The pandemic pushed oil prices through the floor – one amazing day in the spring of 2020, Texas crude futures dropped to -$37 per barrel. For a while demand also plummeted. What history teaches us over and over is that another surprise is coming, and though the invasion of Ukraine wasn’t a surprise to a lot of us, the way it’s unfolded – Russian fumbling, Ukrainian valor, global response – has been astonishing. Maybe it’s appropriate that it’s Lenin who once said, “There are decades where nothing happens; and there are weeks where decades happen.” The past week was a decade and an earthquake.

Oil prices are high now, but Oilprice.com reports, “Shares in Rosneft, Gazprom, Lukoil, and Surgutneftegas collapsed on the London market, losing as much as $190 billion of their combined market capitalization, or 95 percent.” I don’t know if the world has ever seen a crash like that. The sheer volatility of fossil fuel has made it a bad investment, and on Tuesday the climate divestment movement celebrated that its efforts have resulted in $40tn being divested from fossil fuel. In events not just unforeseen but almost unimaginable until they happened, BP, Shell, Exxon and a number of other major oil companies walked away from their Russian investments and partnerships, which throttles both Russian capacity to extract and to market the stuff. Germany declared that renewables were freedom energy and vowed to accelerate its transition away from fossil fuel and dependence on Russian supplies, and the world acknowledged what climate activists have long been shouting, that fossil fuel is inextricable from corruption and violence. The Nord Stream pipeline company promptly collapsed into bankruptcy. Had anyone described this energy situation a week before it happened, they would have been laughed out of the room.
And in a hyperconnected world, a new equivalent to war has emerged, not as invasion but as exit, blockade, withdrawal and isolation. Russia has been swiftly cut off from everything from sport to technology to material trade to international banking, and the impact is crushing already and will rapidly grow worse. No one in Russia is being bombed but would-be economic refugees are streaming out. Experts widely suspect this policy blunder will be, one way or another, the end of Putin’s grip on Russia, though no one knows how his reign will end.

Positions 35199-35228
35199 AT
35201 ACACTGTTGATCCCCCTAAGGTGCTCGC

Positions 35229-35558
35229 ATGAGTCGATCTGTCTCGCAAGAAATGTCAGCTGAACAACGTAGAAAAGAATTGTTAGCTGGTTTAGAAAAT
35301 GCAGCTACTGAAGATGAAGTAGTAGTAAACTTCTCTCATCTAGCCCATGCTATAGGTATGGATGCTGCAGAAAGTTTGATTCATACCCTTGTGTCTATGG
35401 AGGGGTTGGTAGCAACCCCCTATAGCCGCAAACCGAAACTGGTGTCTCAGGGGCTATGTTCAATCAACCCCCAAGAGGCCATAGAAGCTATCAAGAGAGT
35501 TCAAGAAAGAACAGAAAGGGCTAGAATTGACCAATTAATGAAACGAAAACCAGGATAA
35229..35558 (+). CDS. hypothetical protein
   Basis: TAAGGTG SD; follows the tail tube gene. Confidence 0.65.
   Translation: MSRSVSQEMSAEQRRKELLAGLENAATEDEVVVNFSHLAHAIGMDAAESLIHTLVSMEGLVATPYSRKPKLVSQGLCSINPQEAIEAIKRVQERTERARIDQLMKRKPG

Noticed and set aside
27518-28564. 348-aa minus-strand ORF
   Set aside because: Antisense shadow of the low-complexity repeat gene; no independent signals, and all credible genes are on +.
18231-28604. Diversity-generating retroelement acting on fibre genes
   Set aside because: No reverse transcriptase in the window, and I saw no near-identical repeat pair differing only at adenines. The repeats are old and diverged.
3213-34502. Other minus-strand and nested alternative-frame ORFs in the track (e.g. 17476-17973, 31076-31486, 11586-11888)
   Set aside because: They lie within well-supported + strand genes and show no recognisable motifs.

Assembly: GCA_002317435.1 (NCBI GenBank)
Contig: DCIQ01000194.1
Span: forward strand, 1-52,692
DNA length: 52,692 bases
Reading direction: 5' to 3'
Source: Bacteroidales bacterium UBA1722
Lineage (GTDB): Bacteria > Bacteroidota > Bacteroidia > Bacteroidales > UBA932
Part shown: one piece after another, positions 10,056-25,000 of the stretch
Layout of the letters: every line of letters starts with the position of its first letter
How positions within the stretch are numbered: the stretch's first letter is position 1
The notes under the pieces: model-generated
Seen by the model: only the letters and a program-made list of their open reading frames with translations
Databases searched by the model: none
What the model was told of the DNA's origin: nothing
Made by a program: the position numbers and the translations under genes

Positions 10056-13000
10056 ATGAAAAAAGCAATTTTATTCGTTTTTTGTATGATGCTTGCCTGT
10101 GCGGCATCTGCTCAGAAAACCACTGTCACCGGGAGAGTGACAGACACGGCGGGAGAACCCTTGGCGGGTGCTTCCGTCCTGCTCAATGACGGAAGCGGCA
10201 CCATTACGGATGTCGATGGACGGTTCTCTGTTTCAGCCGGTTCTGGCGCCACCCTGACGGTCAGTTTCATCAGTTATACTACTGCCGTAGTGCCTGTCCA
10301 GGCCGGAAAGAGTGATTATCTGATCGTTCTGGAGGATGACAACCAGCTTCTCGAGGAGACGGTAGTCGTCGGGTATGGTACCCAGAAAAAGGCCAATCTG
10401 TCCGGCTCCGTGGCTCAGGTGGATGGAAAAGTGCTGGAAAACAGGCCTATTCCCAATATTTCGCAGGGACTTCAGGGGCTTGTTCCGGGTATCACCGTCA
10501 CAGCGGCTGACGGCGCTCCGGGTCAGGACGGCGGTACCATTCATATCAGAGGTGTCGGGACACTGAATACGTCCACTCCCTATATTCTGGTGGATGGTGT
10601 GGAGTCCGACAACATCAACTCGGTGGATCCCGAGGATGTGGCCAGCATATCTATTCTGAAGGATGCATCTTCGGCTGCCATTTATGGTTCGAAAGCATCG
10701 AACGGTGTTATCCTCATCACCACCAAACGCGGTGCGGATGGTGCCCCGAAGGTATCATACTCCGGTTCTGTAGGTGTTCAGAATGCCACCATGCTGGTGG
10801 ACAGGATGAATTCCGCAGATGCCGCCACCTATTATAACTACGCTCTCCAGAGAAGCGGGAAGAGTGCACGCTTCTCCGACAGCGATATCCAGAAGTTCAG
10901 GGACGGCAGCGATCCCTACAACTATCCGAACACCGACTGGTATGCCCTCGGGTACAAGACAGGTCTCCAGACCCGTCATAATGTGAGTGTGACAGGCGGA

Despair is a delusion of confidence that asserts it knows what’s coming, perhaps a tool of those who like to feel in control, even if just of the facts, when in reality, we can frame approximate parameters, but the surprises keep coming. Anyone who makes a definitive declaration about what the future will bring is not dealing in facts. The world we live in today was utterly unforeseen and unimaginable on many counts, the world that is coming is something we can work toward but not something we can foresee. We need to have confidence that surprise and uncertainty are unshakable principles, if we want to have confidence in something. And recognize that in that uncertainty is room to act, to try to shape a future that will be determined by what we do in the present.


…& despite what the balance (or lack thereof) of the headlines might say…the news isn’t all bad?

With the bang of a gavel made of recycled plastic and a standing ovation, representatives of 175 nations agreed on Wednesday to begin writing a global treaty that would restrict the explosive growth of plastic pollution.

The agreement commits nations to work on a broad and legally binding treaty that would not only aim to improve recycling and clean up the world’s plastic waste, but would encompass curbs on plastics production itself. That could put measures like a ban on single-use plastics, a major driver of waste, on the table.

Supporters have said that a global plastics treaty would be the most important environmental accord since the 2015 Paris Agreement on climate change, in which nations agreed to cut greenhouse gas emissions. Negotiators are now set to meet this year for the first of many rounds of talks to hammer out the details of treaty on plastics, with a target of sealing a deal by 2024.
The sheer volume of plastics the world produces is difficult to comprehend.

By one measure, the total amount ever produced is now greater than the weight of all land and marine animals combined. Only 9 percent has ever been recycled, the United Nations Environment Program estimates. Instead, the bulk is designed to be used just once (recycling symbols are no guarantee of recyclability) after which it ends up in landfills, dumps, the natural environment, or is incinerated.